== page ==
The EU Member States' Approval
The Directive on Copyright in the Digital Single Market (“Directive”) was finally approved by all EU legislative bodies on April 15, 2019. Introducing “modernizing EU copyright rules for European culture to flourish and circulate” was a key initiative of the European Commission’s Digital Single Market (DSM), which, according to the Commission’s President Jean-Claude Juncker, has now been completed by the Directive as “the missing piece of the puzzle.” The Directive was approved just in time for the elections to the EU Parliament taking place in May 2019. Within a period of 24 months, the Member States are required to implement the Directive’s provisions into national law.
Various Member States have issued, along with their approval of the Directive, statements regarding their interpretation of the Directive and voicing quite different views about the upcoming implementation process (https://data.consilium.europa.eu/doc/document/ST-7986-2019-ADD-1-REV-2/en/pdf). While Germany strongly opposes the notion of upload filters, it appears that France is in favor of a copyright protection mechanism that includes upload filters. At the same time, it remains a pressing question whether currently available algorithm-based filters would even be able to sufficiently differentiate between infringing and non-infringing content.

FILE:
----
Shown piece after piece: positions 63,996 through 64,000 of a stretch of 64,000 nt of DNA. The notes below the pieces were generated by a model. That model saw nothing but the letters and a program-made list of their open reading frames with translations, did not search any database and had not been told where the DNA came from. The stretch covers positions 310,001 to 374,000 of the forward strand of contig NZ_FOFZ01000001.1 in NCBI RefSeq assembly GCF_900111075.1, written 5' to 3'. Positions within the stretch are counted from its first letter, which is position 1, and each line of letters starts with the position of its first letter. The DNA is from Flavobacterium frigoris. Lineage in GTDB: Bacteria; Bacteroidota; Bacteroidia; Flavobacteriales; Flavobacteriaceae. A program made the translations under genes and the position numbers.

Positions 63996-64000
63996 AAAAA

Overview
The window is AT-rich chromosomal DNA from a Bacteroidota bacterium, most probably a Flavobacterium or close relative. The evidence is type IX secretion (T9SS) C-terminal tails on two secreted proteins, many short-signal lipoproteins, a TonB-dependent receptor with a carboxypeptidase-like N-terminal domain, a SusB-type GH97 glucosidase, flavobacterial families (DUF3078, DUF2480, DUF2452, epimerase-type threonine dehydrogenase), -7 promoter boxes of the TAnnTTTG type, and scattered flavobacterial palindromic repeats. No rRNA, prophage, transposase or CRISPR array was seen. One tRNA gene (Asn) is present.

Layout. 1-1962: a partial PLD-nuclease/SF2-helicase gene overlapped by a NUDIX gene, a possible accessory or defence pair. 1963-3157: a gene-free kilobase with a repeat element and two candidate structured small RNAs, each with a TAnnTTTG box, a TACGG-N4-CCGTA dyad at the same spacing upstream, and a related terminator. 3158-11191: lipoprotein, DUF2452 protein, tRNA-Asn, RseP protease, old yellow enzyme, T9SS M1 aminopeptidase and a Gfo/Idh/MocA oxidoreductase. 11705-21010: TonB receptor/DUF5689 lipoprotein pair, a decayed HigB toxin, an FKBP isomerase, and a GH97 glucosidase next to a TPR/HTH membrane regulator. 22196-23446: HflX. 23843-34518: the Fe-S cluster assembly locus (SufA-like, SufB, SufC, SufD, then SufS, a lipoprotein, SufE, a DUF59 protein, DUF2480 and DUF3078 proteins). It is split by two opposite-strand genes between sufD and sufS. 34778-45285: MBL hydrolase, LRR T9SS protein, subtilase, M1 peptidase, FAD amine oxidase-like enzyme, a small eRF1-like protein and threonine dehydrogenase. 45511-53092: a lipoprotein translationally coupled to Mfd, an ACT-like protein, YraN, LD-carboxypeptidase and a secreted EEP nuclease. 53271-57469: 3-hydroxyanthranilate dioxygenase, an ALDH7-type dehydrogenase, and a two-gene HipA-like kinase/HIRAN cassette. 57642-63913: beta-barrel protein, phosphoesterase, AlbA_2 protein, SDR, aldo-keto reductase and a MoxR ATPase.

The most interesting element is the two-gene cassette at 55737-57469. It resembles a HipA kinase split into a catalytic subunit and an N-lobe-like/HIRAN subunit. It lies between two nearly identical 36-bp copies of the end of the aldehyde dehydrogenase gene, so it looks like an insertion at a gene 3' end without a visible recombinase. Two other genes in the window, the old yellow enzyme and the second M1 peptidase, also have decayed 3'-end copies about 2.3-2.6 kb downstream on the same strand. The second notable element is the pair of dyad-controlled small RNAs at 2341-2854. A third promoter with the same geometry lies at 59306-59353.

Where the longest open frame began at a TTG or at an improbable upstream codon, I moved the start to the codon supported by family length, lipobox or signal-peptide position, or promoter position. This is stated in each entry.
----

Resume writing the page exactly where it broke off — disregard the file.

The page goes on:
These dissonant views, as well as the sometimes vague wording of the Directive, have raised concerns that Member States will implement the Directive in different ways, leading to a lack of harmonization across the EU. The Directive, however, expressly requests a harmonized implementation and anticipates stakeholder dialogues led by the EU Commission and the Member States.
The Dissonant Vote
What the Directive Will Change
The final, adopted version of the Directive (http://www.europarl.europa.eu/doceo/document/TA-8-2019-0231_EN.html) coincides with the trilogue compromise (see a detailed assessment of the main provisions in our Client Alert “The EU Copyright Directive hits the Homestretch”) and provides the following main changes. Due to mere editorial changes, its articles have been renumbered:
The Directive is expressly designed to provide a harmonized legal framework in order to prevent the fragmentation of the European market. Article 17(10) of the Directive anticipates that the Commission will conduct stakeholder dialogues with all interest groups, especially online service providers and rights holders, on best practices regarding the obligations under Article 17. Drawing on these dialogues, the EU Commission is required to issue guidelines on the application of “best efforts” requirements, as well as the cooperation with rights holders (i.e., the rights holders’ notification of protected works to online service providers and the negotiation of license agreements).
Outlook – Stakeholder Dialogues & Implementation Process
The stakeholder dialogues of the implementation process will represent an important period for stakeholders wanting to raise their voices as to (i) ensuring that the concrete implementation of the so-far vague wording of Article 17 of the Directive will reflect an appropriate solution and (ii) for those platforms with uncertain qualification as an online content-sharing service provider as to ensuring that they will be included in the list of platforms to which Article 17 does not apply.
This client alert has also been published in Lexology, which delivers the most comprehensive source of international legal updates, analysis and insights.